Over 10,000 sign petition for Mindef to reconsider Ben's deferment
As 19-year-old football sensation Kylian Mbappe received his World Cup winner's medal on a rainy Moscow night, thousands of Singaporeans have rallied around another future star.
Teenage footballer Ben Davis, who recently signed a professional deal with newly promoted English Premier League side Fulham FC, could see his dreams scuppered after the Ministry of Defence (Mindef) said on Saturday that it had rejected his application to defer his National Service (NS) enlistment.
The Singaporean, 17, is appealing the decision but his father, Harvey Davis, said that if it proves unsuccessful, Ben could be left with no choice but to turn his sights abroad.
"Giving up the Singaporean citizenship is not something we want to consider," Davis told The New Paper yesterday .
"Everything that we were asked to do, (Ben has) done... He's proud of his Eurasian heritage, he has studied in Singapore and he's part of a Singapore product."
Under Fifa's rules, Ben is also eligible to play for England or Thailand as Davis is from the UK and Ben's mother is Thai.
"Asking a 17-year-old to make that decision, it's not an easy decision. I read comments online saying he can come back after two years, but speak to anyone in a football academy... you take two years out of their lives, the football's not going to happen," Davis said.
At press time, close to 10,000 people have signed an online petition on website Change.org asking Mindef to reconsider its decision, and the issue has been hotly debated online.
Chan Wei signed the petition as he felt that Mindef's decision was detrimental to the attraction, cultivation and retention of talent here.
The business analyst, who works in the UK, said: "It is sad that Mindef fails to recognise that national pride and sporting excellence extends far beyond the Olympics."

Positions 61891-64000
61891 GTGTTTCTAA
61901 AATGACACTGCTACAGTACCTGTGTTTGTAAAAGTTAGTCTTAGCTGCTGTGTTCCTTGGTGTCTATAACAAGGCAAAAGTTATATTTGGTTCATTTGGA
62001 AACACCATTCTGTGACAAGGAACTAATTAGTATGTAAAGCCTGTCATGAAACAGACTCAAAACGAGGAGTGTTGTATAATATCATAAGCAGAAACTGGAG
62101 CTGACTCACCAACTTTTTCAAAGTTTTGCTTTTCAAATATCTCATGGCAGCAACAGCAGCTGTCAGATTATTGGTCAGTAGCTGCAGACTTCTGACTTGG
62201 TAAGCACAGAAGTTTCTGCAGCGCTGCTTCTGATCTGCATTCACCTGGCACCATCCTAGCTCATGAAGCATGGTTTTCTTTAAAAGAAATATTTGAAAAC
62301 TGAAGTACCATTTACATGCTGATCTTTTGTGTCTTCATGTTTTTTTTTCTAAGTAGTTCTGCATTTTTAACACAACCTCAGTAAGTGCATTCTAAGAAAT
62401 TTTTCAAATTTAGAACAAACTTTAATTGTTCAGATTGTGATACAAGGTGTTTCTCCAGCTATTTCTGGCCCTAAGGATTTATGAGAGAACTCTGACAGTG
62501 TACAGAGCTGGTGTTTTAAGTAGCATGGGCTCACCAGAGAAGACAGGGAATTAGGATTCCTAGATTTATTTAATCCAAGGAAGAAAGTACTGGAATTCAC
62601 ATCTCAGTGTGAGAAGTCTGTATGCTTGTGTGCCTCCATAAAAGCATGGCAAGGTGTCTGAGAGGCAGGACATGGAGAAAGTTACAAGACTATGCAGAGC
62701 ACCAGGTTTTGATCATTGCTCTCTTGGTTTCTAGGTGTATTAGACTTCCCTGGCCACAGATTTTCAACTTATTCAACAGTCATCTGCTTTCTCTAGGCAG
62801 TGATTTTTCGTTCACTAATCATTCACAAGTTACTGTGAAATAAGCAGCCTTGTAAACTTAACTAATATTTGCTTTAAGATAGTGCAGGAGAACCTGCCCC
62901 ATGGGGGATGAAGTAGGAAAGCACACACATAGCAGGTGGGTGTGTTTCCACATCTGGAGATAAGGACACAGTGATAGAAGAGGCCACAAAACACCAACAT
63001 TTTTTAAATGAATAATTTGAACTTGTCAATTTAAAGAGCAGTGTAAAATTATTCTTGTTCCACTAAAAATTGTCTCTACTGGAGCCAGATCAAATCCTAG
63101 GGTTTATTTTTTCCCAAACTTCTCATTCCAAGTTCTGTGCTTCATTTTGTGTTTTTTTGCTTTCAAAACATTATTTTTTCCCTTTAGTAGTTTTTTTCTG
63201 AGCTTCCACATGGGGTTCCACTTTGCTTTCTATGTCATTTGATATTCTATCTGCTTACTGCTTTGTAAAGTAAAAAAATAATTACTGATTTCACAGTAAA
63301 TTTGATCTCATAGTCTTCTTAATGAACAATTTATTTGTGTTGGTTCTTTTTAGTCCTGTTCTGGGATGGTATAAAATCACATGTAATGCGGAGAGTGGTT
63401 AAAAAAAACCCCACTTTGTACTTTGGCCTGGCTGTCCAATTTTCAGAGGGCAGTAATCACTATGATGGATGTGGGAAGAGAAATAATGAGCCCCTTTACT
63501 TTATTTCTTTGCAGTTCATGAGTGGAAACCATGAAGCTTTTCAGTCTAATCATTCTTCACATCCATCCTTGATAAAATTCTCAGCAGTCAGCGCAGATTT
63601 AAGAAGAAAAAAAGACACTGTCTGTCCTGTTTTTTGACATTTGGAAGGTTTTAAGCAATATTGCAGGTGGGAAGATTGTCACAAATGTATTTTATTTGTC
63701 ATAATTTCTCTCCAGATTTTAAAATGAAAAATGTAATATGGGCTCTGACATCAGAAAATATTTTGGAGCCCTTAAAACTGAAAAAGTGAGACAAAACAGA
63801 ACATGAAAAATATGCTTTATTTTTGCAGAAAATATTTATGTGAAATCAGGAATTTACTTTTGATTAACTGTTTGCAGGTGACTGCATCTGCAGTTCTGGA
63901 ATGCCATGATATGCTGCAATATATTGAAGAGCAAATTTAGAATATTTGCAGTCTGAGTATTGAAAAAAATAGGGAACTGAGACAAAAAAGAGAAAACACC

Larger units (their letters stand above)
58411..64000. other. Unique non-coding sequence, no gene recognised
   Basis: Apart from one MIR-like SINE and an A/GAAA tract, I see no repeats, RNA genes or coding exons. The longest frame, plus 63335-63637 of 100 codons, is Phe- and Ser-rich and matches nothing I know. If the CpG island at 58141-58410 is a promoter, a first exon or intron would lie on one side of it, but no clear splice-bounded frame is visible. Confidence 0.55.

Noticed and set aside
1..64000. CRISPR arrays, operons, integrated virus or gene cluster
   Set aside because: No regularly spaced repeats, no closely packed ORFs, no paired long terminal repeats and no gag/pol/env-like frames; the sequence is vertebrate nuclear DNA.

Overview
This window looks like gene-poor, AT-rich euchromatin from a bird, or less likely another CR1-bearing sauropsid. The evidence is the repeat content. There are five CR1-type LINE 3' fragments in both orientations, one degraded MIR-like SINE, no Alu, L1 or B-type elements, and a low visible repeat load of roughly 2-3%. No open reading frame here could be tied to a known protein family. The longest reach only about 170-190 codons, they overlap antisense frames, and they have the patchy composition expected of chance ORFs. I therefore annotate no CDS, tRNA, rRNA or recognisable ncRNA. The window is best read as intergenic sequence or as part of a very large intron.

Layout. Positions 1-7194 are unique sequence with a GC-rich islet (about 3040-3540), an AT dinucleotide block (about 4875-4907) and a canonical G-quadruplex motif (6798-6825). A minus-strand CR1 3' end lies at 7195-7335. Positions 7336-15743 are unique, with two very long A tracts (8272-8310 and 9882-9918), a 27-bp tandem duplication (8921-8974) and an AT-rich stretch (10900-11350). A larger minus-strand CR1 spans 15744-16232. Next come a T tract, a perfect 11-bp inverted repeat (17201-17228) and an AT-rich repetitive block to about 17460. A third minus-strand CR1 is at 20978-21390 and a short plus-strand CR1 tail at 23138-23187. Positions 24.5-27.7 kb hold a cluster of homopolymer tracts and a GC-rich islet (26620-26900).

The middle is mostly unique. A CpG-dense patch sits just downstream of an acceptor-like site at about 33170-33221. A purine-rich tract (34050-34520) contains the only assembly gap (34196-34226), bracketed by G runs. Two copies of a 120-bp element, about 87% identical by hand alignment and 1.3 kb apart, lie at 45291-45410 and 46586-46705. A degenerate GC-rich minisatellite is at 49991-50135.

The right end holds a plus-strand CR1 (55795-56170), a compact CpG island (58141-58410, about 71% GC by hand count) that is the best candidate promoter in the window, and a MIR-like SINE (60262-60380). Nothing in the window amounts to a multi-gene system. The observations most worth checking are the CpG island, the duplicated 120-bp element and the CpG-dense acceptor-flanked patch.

Taking a contrarian view, retired diplomat Bilahari Kausikan wrote in a Facebook post that the opportunity for Ben to play for Fulham was a professional opportunity, no different in principle from an opportunity to study or work overseas which many others have sacrificed or delayed to complete their NS.
He wrote: "If (Ben) is allowed to defer NS, what grounds can others in the same non-football situation, be denied deferment?"
Joan Pereira, deputy chairwoman for the Defence and Foreign Affairs Government Parliamentary Committee (GPC), agreed.
"The key issue that is at stake is that of upholding the integrity of the mandatory enlistment requirement for NS," she said.
"There is room for a deeper discussion and reflection on how we can help our athletes and youth to realise their fullest potential and yet still be able to serve their national service obligations."
Nominated MP Ganesh Rajaram, who spoke in Parliament last week about the importance of sports education, felt national sports associations (NSAs) could do more.
"NSAs also have to get their act into order and look at the ecosystem...They need to look at talking to Mindef about these things and maybe working out some strategy in the long-term," he said.
"If youth is something that they are going to be focused on, these issues are going to come up again and again."
Premier League Thailand deputy CEO Benjamin Tan said he had watched Ben play when he was in the Under-15s and was impressed by his potential.
Tan said: "It would be a huge loss for Singapore... and it will be another additional good player for Thailand."